While communication plays a huge role in driving the company through change, not everyone will get onboard and you need to be prepared.

“That’s the harder part is trying to give people ample time to get onboard with the new vision or the new mission or the new company and when do you cut the cord versus when do you keep continuing to counsel or work through the issues,” Fusco says. “It’s not always going to work. In some cases it may just be better for the employee and for the company for them to move on.”

While letting someone go who isn’t willing to adapt to change is the right move, no one wants that to happen. You have to be out in front of employees and customers making sure you are aware of what is going on.

“I’m a very informal person, so on the employee side, I just like to show up at the plant and talk to them,” he says. “Since I have been in power plants most of my career, I actually understand what the issues are and the technology that they’re dealing with. So I think that helps add some credibility. It’s the same with the customers; I think I’m an approachable person. Getting the customers to trust the new management team was important and part of that trust was that we actually heard what they were telling us and we made changes to make it better for them. Reorganizations are hard. Change is hard for everybody and we’re all human beings. You have to be fair.”

Move forward

A turnaround is the hardest thing a company will ever go through, and it takes a strong group of employees to help drive a company through such a hard time.

“The biggest factors for success as a company today have been our employees,” Fusco says. “They’ve been extremely professional through all the change and extremely hard working. You have to get a great team. It’s much too big for any one person and you’ve got to surround yourself with great people that you all trust and you all work together seamlessly. That’s the No. 1 most important thing for a CEO.”

Through Fusco’s hard work and determination the company is once again in a good position. Relationships with customers are strong and operations have improved.

“We focused a lot on our customers and making sure we were meeting the needs that they needed from us, which was very important,” he says. “We focused on our operations and our productivity. Here at corporate, we put in a new business system that helped us process our financials a lot faster and much more transparent. At the plants, we put in a new scheduling and operating system that helps us plan our work better and actually got us to figure out more of the root cause of our problems we were having. We fixed those and we got our fixed outage factors to come way down from where they were in the past. So we were delivering a much more reliable product that our customers needed and wanted, and they felt more comfortable with our operations and in return we got higher-priced, longer-term contracts from them and that helped stabilize the company quite a bit.”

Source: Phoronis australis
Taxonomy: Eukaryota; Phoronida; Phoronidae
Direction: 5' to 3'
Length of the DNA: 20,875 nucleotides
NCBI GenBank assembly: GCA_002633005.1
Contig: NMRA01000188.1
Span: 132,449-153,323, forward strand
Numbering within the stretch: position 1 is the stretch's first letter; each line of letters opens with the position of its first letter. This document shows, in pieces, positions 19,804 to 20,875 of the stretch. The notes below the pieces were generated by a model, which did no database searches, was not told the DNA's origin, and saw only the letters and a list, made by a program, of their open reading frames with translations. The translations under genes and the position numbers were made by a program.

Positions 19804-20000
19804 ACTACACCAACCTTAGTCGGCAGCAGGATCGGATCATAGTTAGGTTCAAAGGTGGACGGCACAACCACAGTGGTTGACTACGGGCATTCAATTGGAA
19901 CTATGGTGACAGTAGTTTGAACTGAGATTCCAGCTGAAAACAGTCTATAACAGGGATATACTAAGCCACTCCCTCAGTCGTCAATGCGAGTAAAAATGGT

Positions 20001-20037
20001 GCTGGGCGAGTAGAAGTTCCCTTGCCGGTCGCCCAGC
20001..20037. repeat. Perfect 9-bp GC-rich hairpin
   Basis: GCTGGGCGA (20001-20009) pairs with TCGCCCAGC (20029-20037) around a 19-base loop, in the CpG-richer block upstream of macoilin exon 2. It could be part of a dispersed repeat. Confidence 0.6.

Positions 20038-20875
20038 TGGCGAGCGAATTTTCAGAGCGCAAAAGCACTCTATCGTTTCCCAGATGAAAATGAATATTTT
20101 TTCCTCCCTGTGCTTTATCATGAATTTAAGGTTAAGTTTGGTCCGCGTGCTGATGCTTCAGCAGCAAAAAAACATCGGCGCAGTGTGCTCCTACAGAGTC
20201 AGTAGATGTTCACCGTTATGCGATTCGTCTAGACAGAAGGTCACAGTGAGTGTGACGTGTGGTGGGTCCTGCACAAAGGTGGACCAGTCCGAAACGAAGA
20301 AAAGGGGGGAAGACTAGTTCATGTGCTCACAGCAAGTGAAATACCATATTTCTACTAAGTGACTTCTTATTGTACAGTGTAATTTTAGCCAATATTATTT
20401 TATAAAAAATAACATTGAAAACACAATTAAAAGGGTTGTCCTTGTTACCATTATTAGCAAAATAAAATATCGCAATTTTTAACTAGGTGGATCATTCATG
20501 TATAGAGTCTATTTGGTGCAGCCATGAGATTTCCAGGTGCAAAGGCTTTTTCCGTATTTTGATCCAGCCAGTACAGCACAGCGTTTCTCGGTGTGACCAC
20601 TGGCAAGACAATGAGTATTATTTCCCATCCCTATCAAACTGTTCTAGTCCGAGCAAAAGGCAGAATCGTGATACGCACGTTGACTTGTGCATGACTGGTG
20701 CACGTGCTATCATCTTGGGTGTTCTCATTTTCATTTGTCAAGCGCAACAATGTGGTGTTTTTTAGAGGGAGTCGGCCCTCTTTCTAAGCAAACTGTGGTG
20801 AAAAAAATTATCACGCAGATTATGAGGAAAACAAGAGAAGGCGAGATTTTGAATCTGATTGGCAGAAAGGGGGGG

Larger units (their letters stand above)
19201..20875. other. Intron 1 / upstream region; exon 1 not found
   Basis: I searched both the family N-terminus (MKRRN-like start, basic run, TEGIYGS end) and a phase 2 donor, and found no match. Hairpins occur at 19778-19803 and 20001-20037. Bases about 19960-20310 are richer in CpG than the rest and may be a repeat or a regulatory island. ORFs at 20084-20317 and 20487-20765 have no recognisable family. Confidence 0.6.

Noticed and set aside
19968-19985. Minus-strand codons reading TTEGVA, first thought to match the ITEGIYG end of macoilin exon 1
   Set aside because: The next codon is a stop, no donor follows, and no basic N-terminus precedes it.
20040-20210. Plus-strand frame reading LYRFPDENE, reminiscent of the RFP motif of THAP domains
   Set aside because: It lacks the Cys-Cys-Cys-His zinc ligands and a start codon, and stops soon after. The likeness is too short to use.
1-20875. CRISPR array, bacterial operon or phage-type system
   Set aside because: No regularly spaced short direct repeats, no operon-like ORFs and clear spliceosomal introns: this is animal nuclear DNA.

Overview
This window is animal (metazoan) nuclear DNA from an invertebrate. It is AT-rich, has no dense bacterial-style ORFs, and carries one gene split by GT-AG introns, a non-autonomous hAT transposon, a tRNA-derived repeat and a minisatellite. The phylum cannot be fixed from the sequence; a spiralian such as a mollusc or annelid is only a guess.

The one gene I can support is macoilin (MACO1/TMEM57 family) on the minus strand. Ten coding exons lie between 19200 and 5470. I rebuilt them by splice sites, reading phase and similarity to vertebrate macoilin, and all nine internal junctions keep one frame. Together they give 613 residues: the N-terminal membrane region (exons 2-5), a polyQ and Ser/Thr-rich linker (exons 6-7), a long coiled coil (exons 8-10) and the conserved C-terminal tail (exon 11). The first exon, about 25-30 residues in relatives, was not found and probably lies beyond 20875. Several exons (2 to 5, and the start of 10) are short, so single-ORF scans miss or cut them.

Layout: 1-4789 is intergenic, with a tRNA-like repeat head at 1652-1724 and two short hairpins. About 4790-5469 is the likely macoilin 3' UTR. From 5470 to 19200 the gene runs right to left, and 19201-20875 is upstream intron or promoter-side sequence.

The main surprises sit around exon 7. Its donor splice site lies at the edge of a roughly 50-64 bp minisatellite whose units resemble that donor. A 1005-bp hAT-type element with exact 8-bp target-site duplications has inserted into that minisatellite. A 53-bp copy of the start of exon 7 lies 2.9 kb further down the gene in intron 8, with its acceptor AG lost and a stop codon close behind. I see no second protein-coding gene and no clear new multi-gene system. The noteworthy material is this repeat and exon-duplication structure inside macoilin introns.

Things have improved to the point where growth is back on the agenda. Last year, the company bought Connective Energy for $1.6 billion in cash.

“That to me is a real success story to go from bankruptcy to where you’re buying a former competitor and consolidating that into the business,” he says. “I think we’re in an era now where we have stabilized the company.”

Today, the company employs more than 2,100 people and had operating revenue of $6.54 billion in 2010, up from $6.46 billion in 2009.

“We are Calpine, and we’re back and we’re strong and we like our position in the market, and we applaud our employees for everything they’ve been through and now we’re moving forward.”

HOW TO REACH: Calpine Corp., (713) 830-2000 or www.calpine.com

The Fusco File

Jack Fusco

President and CEO

Calpine Corp.

Born: Modesto, Calif.

Education: Bachelor of science degree, mechanical engineering, California State University in Sacramento

What was your first job, and what did you learn from it?

The first power plant job I had was when I was a junior and senior in college. I worked out at Rancho Seco Nuclear Power Plant. My first job ever was working for my father in his janitorial business. At about the time I could walk, I worked for my dad washing windows, picking up wastepaper baskets and cleaning bathrooms. That’s where I got a lot of my work ethic from were those early days.

What was your biggest fear when you took over as president and CEO of Calpine?

My biggest fear was that we were going to have to file for bankruptcy again. I’m well beyond that today, but when I started, when you’re fresh and the economy does what it did within the first month of being on the job, it was very uncomfortable.

Who is someone you admire in business?

Jack Welch. He changed the way I thought about work when I read his first book, “Control Your Destiny or Somebody Else Will.”

What is your definition of success?

For me, it centers on employee development. If I can take the treasurer and help him become the best CFO, I get a lot of satisfaction out of that. We spend an enormous amount of time on our succession planning throughout the whole organization. So trying to create something that’s long lasting and sustainable that has multiple layers and professionals on the bench means more to me. Concurrent with that would be our reputation. When people think of Calpine, they have good thoughts that we are a leader in the space or a leader in environmental quality and not something else.